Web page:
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I have the following problems:

$1.$ Calculate the number of the n-digits Quaternary sequence containing even $"2"$ and $"1"$ and at least one $"3"$. (When a sequence is made by the digits $1,2,3,4$)

What I did: I figured that representing $1,2,3,4$ by $u,v,w,x$ gives us that the generating function for all Quaternary sequences is $$(u+v+w+x)^n$$ therefore the n-digits sequences with even $"1"$ is $$\frac{1}{2} \left((u+v+w+x)^n + (-u+v+w+x)^n\right)$$ and with even $"1"$ and $"2"$ is $$\frac{1}{4} \left((u+v+w+x)^n + (-u+v+w+x)^n\right) + \frac{1}{4} \left((u-v+w+x)^n + (-u-v+w+x)^n\right)$$ now I only want to count them so I can put $u=v=w=x=1$ and get a result, but I have no idea how to "spice it" so it will also include at least one $"3"$. If someone can shed some light it will be much appreciated.

$2.$ the next problem which I have absolutely no idea how to approach to:

Prove using generating functions that for $n<l$ $$\sum_{k=0}^{\infty}\sum_{i=n}^{l}\dbinom{2i}{k}=\frac{2^{2l+2}-2^{2n}}{3}$$

any suggestion?

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  • $\begingroup$ Your last equation does not have an $n$ on the left-hand side. Should there be an $n$ on top of the inner sum symbol? $\endgroup$
    – john_leo
    May 23, 2014 at 9:24
  • $\begingroup$ hmmm nope, that's exactly how the question is written. $\endgroup$
    – user114138
    May 23, 2014 at 9:27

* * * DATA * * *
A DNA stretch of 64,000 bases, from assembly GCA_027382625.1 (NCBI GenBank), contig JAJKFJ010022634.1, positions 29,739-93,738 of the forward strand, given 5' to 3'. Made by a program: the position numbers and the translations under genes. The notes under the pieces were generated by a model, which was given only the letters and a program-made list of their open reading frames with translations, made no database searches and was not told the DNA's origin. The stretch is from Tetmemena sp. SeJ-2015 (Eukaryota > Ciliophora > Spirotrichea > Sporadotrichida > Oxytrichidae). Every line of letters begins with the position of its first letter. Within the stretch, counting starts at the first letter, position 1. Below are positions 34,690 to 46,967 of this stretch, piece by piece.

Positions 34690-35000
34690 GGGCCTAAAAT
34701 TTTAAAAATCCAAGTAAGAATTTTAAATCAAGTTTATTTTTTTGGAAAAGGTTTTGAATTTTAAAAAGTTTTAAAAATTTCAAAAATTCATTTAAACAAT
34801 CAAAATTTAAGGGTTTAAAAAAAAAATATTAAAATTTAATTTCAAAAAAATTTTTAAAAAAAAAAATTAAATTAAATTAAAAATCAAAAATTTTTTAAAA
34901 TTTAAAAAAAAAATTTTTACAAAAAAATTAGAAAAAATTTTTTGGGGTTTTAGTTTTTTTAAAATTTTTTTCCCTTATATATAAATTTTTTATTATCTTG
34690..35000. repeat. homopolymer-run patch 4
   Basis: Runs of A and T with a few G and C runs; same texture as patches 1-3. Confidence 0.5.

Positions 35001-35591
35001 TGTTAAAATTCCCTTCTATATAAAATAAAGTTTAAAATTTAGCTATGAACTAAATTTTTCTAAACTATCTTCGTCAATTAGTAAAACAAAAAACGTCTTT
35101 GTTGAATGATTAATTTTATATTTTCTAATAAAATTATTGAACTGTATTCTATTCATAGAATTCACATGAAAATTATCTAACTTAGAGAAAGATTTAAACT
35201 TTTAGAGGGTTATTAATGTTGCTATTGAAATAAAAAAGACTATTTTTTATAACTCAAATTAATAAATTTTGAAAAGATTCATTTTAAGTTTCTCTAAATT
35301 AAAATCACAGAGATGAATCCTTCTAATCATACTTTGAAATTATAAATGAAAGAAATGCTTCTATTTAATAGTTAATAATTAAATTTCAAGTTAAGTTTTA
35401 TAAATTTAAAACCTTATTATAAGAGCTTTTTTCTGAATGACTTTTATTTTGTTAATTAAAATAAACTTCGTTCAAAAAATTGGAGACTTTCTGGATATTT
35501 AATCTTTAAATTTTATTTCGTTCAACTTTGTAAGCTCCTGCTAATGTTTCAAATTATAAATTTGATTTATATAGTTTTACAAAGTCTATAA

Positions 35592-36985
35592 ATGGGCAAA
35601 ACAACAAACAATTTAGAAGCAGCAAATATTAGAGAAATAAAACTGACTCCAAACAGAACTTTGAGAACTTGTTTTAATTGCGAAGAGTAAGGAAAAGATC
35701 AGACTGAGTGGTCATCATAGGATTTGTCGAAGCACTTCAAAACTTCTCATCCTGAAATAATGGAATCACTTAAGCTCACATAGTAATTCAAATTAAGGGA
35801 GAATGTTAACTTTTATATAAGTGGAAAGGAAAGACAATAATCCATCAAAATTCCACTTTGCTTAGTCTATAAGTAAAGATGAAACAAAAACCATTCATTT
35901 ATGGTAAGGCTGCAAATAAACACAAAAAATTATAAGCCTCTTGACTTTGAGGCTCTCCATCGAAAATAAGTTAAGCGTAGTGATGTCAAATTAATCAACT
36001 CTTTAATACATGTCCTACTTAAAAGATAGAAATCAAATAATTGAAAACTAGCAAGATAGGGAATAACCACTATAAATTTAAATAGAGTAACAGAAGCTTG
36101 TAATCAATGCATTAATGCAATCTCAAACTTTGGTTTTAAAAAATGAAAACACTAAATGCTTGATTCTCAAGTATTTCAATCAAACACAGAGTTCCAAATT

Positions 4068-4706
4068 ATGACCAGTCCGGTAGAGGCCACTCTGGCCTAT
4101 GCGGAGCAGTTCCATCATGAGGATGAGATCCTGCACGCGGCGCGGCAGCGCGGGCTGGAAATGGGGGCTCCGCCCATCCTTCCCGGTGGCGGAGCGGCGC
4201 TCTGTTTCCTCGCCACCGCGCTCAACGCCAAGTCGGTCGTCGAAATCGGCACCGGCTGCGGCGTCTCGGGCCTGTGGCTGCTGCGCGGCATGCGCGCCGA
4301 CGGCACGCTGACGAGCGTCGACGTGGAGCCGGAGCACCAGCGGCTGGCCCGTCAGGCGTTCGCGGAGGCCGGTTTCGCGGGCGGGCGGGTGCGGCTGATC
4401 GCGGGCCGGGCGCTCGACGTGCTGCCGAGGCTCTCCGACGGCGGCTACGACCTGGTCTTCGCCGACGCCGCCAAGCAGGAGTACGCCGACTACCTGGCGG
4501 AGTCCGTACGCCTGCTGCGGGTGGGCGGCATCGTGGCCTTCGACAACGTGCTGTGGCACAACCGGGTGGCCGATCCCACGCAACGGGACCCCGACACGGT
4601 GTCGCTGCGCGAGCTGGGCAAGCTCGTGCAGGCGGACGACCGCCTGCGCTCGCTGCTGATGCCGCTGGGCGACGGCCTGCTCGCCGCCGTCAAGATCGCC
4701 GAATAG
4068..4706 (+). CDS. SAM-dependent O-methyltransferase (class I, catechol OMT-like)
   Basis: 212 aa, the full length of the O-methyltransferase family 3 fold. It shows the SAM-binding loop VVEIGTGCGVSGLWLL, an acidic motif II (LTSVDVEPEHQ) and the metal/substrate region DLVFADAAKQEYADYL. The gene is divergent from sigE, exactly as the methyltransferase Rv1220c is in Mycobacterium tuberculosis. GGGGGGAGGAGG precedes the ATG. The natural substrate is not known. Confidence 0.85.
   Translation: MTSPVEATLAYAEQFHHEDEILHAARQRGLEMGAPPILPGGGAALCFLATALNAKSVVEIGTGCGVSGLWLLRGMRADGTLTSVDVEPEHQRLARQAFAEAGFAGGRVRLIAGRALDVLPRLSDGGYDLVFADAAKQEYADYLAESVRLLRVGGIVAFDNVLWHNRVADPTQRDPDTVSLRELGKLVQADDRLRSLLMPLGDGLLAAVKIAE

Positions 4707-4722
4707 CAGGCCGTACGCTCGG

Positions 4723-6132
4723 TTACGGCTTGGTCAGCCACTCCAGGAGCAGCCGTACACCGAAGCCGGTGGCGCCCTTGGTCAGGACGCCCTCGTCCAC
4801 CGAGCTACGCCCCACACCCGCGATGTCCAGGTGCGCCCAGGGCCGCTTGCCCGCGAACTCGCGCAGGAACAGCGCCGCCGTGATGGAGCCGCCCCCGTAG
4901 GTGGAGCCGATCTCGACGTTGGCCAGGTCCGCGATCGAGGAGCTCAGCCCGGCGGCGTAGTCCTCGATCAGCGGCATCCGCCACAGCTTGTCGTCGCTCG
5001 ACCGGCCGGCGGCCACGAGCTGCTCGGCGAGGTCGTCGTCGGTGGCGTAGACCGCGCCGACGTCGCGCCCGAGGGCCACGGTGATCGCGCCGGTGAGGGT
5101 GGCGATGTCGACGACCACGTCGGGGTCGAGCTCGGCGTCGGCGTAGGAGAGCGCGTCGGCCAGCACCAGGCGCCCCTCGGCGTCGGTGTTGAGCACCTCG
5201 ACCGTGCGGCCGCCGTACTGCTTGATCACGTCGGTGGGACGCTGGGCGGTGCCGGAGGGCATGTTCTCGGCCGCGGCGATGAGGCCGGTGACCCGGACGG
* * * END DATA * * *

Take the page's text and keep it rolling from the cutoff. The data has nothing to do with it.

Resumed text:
• $\begingroup$ you are right. there's a mistake with the question! $\endgroup$
    – user114138
    May 23, 2014 at 9:29
  • $\begingroup$ Fixed it. sorry for the misunderstanding- my teacher's mistake :) $\endgroup$
    – user114138
    May 23, 2014 at 9:32
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    $\begingroup$ You are asking two distinct questions. Please make it into two separate questions. What would you do if you wanted to accept two answers from distinct users ? $\endgroup$
    – Tom-Tom
    May 23, 2014 at 15:09

1 Answer 1

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You want sequences, so you have to use exponential generating functions (the positions label your digits). Assuming there are "infinite" of each digit available to simplify, you have:

  • Even number of 1 (or 2): $1 + \frac{z^2}{2!} + \frac{z^4}{4!} + \dotsb = \frac{\mathrm{e}^z - \mathrm{e}^{-z}}{2}$
  • At least one 3: $\frac{z}{1!} + \frac{z^2}{2!} + \frac{z^3}{3!} + \dotsb = \mathrm{e}^z - 1$
  • Any number of 4: $1 + \frac{z}{1!} + \frac{z^2}{2!} + \frac{z^3}{3!} + \dotsb = \mathrm{e}^z$

Multiply all, extract $n!$ times the coefficient of $z^n$:

$\begin{align} n! [z^n] \frac{\mathrm{e}^z - \mathrm{e}^{-z}}{2} \cdot \frac{\mathrm{e}^z - \mathrm{e}^{-z}}{2} \cdot (\mathrm{e}^z - 1) \cdot \mathrm{e^z} &= n! [z^n] \frac{1}{4} \left( \mathrm{e}^{4 z} - \mathrm{e}^{3 z} - 2 \mathrm{e}^{2 z} + 2 \mathrm{e}^{z} + 1 - \mathrm{e}^{-z} \right) \\ &= \frac{1}{4} \left( 4^n - 3^n - 2 \cdot 2^n + 2 + [n = 0] - (-1)^n \right) \end{align}$

Here $[P]$ is Iverson's bracket, $1$ is the proposition $P$ is true, $0$ otherwise.

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